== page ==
I have a quarterly get together with some photographer friends of mine and we met up the other day. This is something we have been doing for the last seven or eight years. We have a few drinks, a meal and discuss everything and anything to do with photography. Our wives get together at the same time, but we have no idea what they talk about.
Hot topic was insurance for professional photogs. Three of the eight there had experienced problems in 2004 that involved insurance (I was not one, thank goodness).
One may sound amusing, but wasn't at the time or later. A light head exploded and set fire to a suspended ceiling during a wedding reception shoot. Non of us could work out how it could happen, but it did. The fire was tiny and easily put out, with the damage limited to a couple of ceiling tiles. However, the bill from the organisation that owned the hall for the repairs and loss of earnings while it was being done was huge (a few thousand dollars). As the photog in question was insured for all liabilities the insurance company took over the whole thing and he had no further involvement, other than supply details of the incident.
Another 'hardware' problem. Again at a wedding (Bloo Dog, you reading this?) he had his tripod mounted 1Ds with 16-35L knocked over onto a hardwood floor by some kids running around. The drop was too much for the lens which snapped into two parts and the mirror box contents of the 1Ds rattled a lot, so he didn't even look inside. The insurance replaced the lens and paid for the 1Ds repair.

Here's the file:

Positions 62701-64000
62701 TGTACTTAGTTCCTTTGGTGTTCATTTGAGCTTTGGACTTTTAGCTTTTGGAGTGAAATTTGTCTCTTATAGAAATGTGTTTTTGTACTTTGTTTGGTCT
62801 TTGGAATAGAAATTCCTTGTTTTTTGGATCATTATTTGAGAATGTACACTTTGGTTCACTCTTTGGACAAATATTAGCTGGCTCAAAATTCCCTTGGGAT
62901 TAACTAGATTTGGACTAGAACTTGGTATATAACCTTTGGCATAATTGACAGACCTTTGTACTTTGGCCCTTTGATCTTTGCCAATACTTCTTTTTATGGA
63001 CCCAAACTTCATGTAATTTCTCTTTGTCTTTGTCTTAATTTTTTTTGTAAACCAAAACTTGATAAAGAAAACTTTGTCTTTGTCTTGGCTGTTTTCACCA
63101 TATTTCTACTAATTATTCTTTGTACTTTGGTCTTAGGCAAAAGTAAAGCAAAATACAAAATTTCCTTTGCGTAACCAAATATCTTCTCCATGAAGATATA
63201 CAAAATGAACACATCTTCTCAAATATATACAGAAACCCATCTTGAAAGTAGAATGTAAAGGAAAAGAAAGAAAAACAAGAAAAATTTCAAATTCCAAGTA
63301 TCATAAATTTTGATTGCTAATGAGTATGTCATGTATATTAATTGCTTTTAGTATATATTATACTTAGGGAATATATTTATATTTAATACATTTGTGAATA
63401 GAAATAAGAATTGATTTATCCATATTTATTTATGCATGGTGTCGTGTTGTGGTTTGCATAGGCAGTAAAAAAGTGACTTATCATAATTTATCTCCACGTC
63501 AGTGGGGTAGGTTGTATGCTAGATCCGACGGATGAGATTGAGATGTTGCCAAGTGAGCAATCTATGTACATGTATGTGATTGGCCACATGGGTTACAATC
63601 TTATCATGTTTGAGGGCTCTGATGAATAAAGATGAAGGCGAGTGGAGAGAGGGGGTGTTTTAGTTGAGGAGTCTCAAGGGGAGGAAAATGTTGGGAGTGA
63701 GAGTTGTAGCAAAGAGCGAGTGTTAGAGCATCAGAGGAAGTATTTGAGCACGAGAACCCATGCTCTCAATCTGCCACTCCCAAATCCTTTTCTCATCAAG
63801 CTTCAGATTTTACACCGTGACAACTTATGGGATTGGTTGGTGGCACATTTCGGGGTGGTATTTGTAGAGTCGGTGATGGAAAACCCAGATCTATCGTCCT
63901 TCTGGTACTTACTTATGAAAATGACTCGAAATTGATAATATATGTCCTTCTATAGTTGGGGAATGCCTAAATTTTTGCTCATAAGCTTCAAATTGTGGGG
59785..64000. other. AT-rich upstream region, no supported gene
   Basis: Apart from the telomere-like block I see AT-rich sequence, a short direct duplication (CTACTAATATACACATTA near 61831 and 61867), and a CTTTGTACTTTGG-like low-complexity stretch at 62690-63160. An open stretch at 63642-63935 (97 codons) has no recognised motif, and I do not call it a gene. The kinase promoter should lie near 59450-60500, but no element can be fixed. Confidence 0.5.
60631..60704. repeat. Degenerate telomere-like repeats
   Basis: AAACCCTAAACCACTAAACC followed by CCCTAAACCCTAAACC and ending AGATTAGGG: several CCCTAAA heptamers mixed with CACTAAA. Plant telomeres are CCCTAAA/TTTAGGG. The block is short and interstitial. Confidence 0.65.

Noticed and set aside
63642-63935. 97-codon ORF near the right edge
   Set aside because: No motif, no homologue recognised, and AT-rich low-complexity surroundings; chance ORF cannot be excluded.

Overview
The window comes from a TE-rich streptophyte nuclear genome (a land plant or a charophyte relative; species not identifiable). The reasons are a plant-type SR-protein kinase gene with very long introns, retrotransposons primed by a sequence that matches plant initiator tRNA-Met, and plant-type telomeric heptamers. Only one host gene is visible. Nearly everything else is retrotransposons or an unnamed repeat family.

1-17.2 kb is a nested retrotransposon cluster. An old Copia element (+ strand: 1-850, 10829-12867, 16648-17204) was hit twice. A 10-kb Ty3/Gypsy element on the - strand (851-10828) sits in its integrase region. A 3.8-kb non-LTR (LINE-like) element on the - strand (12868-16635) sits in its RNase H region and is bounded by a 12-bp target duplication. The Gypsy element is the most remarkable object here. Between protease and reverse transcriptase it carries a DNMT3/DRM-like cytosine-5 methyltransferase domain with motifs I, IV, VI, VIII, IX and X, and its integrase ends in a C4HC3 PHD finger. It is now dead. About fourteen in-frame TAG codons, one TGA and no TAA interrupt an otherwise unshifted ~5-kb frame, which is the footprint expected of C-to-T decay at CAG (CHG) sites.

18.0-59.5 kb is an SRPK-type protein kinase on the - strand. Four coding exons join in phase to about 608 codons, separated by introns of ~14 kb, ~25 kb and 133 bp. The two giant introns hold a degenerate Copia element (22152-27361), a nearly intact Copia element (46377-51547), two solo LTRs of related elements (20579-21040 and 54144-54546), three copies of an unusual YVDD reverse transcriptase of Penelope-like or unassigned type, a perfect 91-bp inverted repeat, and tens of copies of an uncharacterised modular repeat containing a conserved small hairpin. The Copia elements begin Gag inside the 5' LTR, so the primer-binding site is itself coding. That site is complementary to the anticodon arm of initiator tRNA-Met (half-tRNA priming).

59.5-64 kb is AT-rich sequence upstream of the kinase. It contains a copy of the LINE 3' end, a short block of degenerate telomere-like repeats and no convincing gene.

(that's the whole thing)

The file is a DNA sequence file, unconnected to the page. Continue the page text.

The point of this is, when I read posts from people starting up a part-time business to photograph anything from weddings to pets, I would like to ask if they are considering their insurance position. They could be on the receiving end of a claim for damages, or have their camera/lens do a nose dive into oblivion just as easily as the people above, who have more experience and expertise than most of us here. If you are being paid for your work then you must be insured accordingly.
I think the US and UK have similar conditions for their homeowner's policies where you are not covered for losses as a result of doing your paid business, even if it is part-time. You must insure your equipment separately and be covered for liabilities, especially when we seem to have lawyers under every stone ready to leap out and sue.
All my equipment is insured, including allowances for loans and I have £5m ($10m -ish) of liability cover. Mine is due for renewal in a couple of weeks and I will have to review the current costs of replacing any items that get damaged/stolen, plus check the policy has all the models and serial numbers correct. This is as much of a 'must have' as the latest camera or lens.